Laparotomy is the most common operation performed for truncal trauma. It consists of a methodical sequence of steps that enable the surgeon to gain access to abdominal injuries, and identify and address them. These steps are guided by a series of priority-driven decisions that shape the operation.1
There are two modes of laparotomy for trauma, corresponding to the two major indications for the procedure: peritonitis and bleeding.2 The first mode is abdominal exploration in a hemodynamically stable patient with a tender abdomen. In these cases, the operation proceeds along the lines of an explorative laparotomy for an acute abdominal condition such as a hollow organ perforation: it is urgent but not hectic since there is no danger of imminent death. A less common but more dramatic mode is a crash laparotomy in a patient in shock with intra-abdominal hemorrhage.1 Here the patient’s life is in immediate jeopardy because on-table exsanguination is a real threat. Despite its hectic pace, a crash laparotomy is not merely an accelerated version of the first mode. Instead, it is a multidimensional effort that combines technical and team leadership skills. In a crash laparotomy, the surgeon has to calibrate the operative effort not only to the patient’s clinical condition but also to the capabilities of the surgical team and the available resources.
A crash laparotomy requires therefore not only a more expedient technical approach to the task but also a different frame of mind. When operating for peritonitis in the stable patient, the focus is on reconstructing the anatomy. In a crash laparotomy, the focus is on rapid control of hemorrhage and preservation of the patient’s physiology. The anatomical integrity of the repair is less important, and is sometimes temporarily sacrificed to prevent an irreversible physiological insult. It is in these adverse circumstances that the special expertise of the trauma surgeon can make a difference.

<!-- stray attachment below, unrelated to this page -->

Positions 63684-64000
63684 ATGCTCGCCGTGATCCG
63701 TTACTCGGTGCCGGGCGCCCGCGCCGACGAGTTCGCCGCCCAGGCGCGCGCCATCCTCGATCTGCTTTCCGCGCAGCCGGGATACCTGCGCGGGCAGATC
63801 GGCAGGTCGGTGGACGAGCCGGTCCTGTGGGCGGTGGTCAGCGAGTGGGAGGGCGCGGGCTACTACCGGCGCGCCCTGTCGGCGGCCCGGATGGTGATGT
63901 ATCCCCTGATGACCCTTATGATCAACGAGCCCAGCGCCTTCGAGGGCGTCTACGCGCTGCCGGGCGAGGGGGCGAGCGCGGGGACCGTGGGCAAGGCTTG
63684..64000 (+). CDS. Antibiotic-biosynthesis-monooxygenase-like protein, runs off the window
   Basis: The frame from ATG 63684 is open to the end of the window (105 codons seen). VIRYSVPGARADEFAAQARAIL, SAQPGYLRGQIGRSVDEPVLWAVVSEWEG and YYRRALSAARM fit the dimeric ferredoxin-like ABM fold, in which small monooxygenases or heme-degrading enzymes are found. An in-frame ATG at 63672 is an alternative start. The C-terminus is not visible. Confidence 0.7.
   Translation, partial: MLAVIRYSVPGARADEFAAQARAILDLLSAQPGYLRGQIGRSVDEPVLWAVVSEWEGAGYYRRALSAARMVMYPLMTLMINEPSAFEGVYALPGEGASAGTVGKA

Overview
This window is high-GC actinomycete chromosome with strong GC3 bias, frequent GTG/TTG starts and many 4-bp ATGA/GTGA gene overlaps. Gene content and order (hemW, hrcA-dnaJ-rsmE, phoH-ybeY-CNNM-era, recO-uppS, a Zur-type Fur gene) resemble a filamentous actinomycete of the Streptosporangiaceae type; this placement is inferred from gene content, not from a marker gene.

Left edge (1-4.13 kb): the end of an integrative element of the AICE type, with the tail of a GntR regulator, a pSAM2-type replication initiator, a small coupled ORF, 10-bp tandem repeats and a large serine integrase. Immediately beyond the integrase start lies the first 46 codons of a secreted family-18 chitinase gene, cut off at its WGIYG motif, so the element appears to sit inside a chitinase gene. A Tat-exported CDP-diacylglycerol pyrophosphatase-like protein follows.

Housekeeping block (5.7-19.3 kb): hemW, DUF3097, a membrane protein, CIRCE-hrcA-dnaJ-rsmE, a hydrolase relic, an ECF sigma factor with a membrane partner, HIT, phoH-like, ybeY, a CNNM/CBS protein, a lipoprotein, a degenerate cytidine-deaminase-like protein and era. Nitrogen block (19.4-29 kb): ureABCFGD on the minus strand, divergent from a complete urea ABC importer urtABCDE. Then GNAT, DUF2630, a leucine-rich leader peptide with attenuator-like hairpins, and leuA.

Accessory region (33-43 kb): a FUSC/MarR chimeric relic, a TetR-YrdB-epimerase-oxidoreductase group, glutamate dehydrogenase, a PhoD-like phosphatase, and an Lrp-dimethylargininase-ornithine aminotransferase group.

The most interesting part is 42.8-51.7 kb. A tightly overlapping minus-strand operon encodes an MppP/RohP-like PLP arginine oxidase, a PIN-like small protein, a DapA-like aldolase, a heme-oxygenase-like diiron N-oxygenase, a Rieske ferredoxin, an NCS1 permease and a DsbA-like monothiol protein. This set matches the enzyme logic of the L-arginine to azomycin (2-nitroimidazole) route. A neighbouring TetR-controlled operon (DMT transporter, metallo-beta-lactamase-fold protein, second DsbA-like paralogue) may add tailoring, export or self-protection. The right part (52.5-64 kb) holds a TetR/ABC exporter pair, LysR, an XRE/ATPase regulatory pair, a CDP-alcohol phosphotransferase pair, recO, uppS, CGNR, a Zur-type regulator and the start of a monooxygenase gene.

This chapter provides an overview of laparotomy for trauma, with an emphasis on crash laparotomy in an unstable patient. The first part of the chapter describes the guiding principles of the procedure from the perspective of the trauma surgeon. This is followed by a detailed description of the technical steps and key maneuvers of a trauma laparotomy against the background of ongoing decision making. The final part of the chapter addresses special types of abdominal exploration in the injured patient such as urgent or planned reoperation after damage control surgery as well as bedside laparotomy and the current role of laparoscopy.
In a trauma laparotomy, the core mission of the surgeon is to stop the bleeding. The success of the procedure hinges on the surgeon’s ability to rapidly reach the source of intra-abdominal hemorrhage and control it effectively. All else is of secondary importance simply because there is no alternative to achieving hemostasis. If the patient is not bleeding significantly, the mission then becomes to identify ...